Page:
2. Next, Place the wood against the base of the wood with the LED's (I'll call this the lamp base going forward) and work out how high the wood needs to be for the resin. The shorter the wood is, the smaller the height of the resin.

3. Cut and add strips of rubber to the sides of the wood. I brought the rubber from my local hardware store.

4. I didn't do this step but suggest you do to stop any leakage from the bottom of the mold. Add a strip of rubber right around the base of the lamp. This will ensure no resin can leak downwards. It will mean that the resin in the end will be slightly thicker than it should be but you can sand this down later.

5. Next you need to secure the wood mold around the lamp base. To do this I used a whole bunch of clamps. I was going to use a whole bunch of elastic bands which I still think would also work. Make sure that you clamp each side and there are no gaps

6. Do a quick search over the mold to make sure that there are no potential leak spots anywhere. If there is, just add some hot glue to cover these.

7. Lastly, add some mold release to the inside of the mold. This will stop the mold sticking to the resin.

Step 8: Mixing and Pouring the Resin

Now it’s time to mix and pour the resin. Resin mixing and ratios will depend on what type of resin you have purchased. I got one on-line with was a 2 to 1 ratio and was very easy to mix. Some you need a catalyst with only a few drops to get it going but I find this resin temperamental at times, especially when it is cold outside. I have had this type of resin turn yellow and also crack due to the heat generated in the curing process.


1. Carefully measure the resin as per the instructions.

2. Take your time when stirring as you don’t want to add any more air bubbles then necessary.

3. Once the resin is fully mixed together, carefully pour into the mold. Make sure that the mold is level and on steady ground.

4. Leave for 12 hours to cure.

5. Once the resin is hard it’s time then to remove the mold. If you didn’t use mold release then you will have a hell of a time removing the wood from the resin. As you can see from the images below, the wood left splinters in the resin and also chipped the resin away from the top. Although a it looks like a hot mess I knew that sanding would clear most of these issues up.

What was really concerning however was the air bubbles that formed due to leakage. I did fix this in the end which I will go through in the next step.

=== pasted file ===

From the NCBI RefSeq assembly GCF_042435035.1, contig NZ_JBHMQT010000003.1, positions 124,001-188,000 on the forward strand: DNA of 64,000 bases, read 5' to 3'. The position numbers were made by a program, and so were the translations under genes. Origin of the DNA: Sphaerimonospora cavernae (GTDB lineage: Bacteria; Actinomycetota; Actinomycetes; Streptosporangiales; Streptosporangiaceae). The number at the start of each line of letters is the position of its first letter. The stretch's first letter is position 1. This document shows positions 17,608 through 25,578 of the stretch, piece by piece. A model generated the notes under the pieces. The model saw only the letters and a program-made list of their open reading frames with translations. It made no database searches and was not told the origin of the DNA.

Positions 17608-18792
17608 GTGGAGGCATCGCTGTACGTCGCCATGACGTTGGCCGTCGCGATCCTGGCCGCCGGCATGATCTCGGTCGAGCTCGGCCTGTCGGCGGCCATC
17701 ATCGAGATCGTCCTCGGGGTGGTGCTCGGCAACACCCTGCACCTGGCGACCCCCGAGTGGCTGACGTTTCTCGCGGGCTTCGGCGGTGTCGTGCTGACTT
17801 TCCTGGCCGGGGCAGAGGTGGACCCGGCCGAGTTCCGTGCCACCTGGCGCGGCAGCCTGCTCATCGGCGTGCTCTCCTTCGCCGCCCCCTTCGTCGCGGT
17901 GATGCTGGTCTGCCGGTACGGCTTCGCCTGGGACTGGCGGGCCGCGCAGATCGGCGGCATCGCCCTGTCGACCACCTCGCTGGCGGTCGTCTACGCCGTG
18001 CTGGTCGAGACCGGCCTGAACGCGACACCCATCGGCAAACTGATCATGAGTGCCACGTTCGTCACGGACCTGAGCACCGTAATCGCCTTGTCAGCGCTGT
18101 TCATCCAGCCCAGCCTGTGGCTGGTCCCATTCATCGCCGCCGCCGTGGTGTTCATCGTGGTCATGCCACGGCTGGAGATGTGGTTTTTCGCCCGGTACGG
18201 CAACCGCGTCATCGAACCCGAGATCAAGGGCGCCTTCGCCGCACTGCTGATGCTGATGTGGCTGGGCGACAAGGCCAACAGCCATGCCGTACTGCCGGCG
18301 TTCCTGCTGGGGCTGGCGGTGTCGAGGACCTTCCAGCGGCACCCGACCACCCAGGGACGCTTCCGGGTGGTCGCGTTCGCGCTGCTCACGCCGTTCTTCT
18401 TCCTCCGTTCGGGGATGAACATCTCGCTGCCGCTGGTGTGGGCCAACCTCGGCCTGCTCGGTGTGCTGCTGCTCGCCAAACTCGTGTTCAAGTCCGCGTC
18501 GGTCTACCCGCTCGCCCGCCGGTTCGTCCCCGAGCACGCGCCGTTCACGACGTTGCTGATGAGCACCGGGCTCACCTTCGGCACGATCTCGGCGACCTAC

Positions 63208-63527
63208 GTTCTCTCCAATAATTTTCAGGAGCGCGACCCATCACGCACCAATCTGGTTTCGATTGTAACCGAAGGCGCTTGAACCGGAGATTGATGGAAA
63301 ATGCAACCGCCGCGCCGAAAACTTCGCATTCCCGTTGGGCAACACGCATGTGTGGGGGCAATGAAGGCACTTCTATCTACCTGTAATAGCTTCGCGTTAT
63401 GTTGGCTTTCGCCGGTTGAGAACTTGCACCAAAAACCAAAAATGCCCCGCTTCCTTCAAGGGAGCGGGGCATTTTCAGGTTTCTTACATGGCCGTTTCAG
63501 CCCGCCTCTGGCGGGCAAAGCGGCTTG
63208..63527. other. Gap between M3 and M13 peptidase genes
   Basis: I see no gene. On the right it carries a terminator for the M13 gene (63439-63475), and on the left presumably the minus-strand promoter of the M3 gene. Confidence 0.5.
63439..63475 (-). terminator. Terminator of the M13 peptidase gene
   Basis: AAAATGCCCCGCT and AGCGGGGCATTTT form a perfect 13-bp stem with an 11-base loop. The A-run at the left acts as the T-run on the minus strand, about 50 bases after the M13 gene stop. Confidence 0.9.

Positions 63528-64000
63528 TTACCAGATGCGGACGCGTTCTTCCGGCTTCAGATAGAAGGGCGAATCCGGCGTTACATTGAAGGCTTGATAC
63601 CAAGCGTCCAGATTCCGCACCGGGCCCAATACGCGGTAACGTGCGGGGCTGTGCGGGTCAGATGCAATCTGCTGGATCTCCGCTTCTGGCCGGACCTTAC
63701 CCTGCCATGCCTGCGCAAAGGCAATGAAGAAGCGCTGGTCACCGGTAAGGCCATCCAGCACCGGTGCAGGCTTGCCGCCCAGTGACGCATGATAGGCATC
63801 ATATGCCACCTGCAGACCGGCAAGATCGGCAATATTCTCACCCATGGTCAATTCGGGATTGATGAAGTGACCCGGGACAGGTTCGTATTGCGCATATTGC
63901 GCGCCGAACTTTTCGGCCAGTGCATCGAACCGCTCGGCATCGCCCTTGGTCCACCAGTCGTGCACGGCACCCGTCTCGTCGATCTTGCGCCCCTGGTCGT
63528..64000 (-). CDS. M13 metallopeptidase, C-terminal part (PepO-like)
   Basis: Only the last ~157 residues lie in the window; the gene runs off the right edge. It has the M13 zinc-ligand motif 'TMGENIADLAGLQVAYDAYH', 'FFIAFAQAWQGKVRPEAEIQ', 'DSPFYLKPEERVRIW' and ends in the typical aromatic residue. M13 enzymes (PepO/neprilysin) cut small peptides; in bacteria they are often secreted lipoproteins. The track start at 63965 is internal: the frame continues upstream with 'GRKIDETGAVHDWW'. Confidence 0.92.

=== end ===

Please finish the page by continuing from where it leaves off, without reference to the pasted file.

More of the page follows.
Step 9: Fixing My Mistakes

After removing the mold I discovered that resin leaked and made an air bubble in the side of the resin. At first I thought I would have to start again but on having another look I decided that I would try and fix it which I’m glad I did as it is hardly noticeable after the fix. I also started to sand the cube whist I still has the air bubble in it. No big issue really but I probably should have fixed before sanding (too impatient)


1. Add some core flute to the side of the cube where the hole is in the resin. I used hot glue to stick this into place

2. Make sure that the cube is on steady ground and it is level

3. Mix a little resin up (only need a very small amount so mix-up the smallest that you can or use some left over from another pour) and pour it into the affected area

4. Leave to dry for 24 hours

5. Remove the core flute and any hot glue stuck to the side of the resin.

Step 10: Initial Sanding

The amount of sanding you will need to do depends on how the resin comes out of the mold. If you don’t use mold release then, like me, you are going to have a lot of sanding to do to get the resin clear and looking good. If you have a belt sander you can get this done pretty quickly. If not then prepare your hand for a marathon sanding.


1. Start to sand the resin and wood making sure that the side is getting an even sand. As mentioned above, a belt sander is the best way to do this but you can also use a hand sander if you have one. I used a high grit sandpaper the first round.

2. Keep turning the lamp to make sure that you get all of the sides sanded evenly.

3. The top of my lamp was chipped due to the mold so I decided to round off the top edges on the sander as well

4. Keep on sanding until you are happy with the way the lamp looks and you have removed any dints etc in the resin

Step 11: Keep on Sanding and Polishing

The next thing to do is to continue to sand with finer and finer grit sandpaper until you have removed all of the scratches and have a finish on the resin like glass. This obviously takes some time (and is messy too!) so go get yourself a whisky and settle in.


1. Start with 400 grit wet and dry sandpaper. Add some water to the top of the resin and start to sand. Keep on sanding until you have removed most of the scratches in the resin. If you find that there are some stubborn scratches, you may have to use a heavier grit sandpaper to remove them

2. Move onto 600 grit and then 1200 grit and sand all of the resin until you’re happy with the finish.

3. The last thing to do is to polish the resin. I used a plastic polisher to finish it off

Step 12: Adding Some Stain to the Wood


1. To finish off I added some stain to the wood. Mask off the resin section

2. Add a few layers of your favourite stain.

3. Leave to dry for 12 hours

4. Done

Step 13: Final Thoughts

Overall I’m happy how the lamp turned out – although I need to come up with a better way to create mould for the resin. I think that using mould release would have helped immensely so I’ll use that next time.

The resin that I used was ok for the job although it did have a lot of air bubbles. I actually think that this made the lamp more interesting when the Light shines through them but I was initially looking for a crystal clear finish.

I have used diggers resin in the past and although it can be a bit finicky, if you get it right it is crystal clear and has virtually no air bubbles.

Version 5 I think I’ll go back to diggers resin again and will definitely get a can of mould release!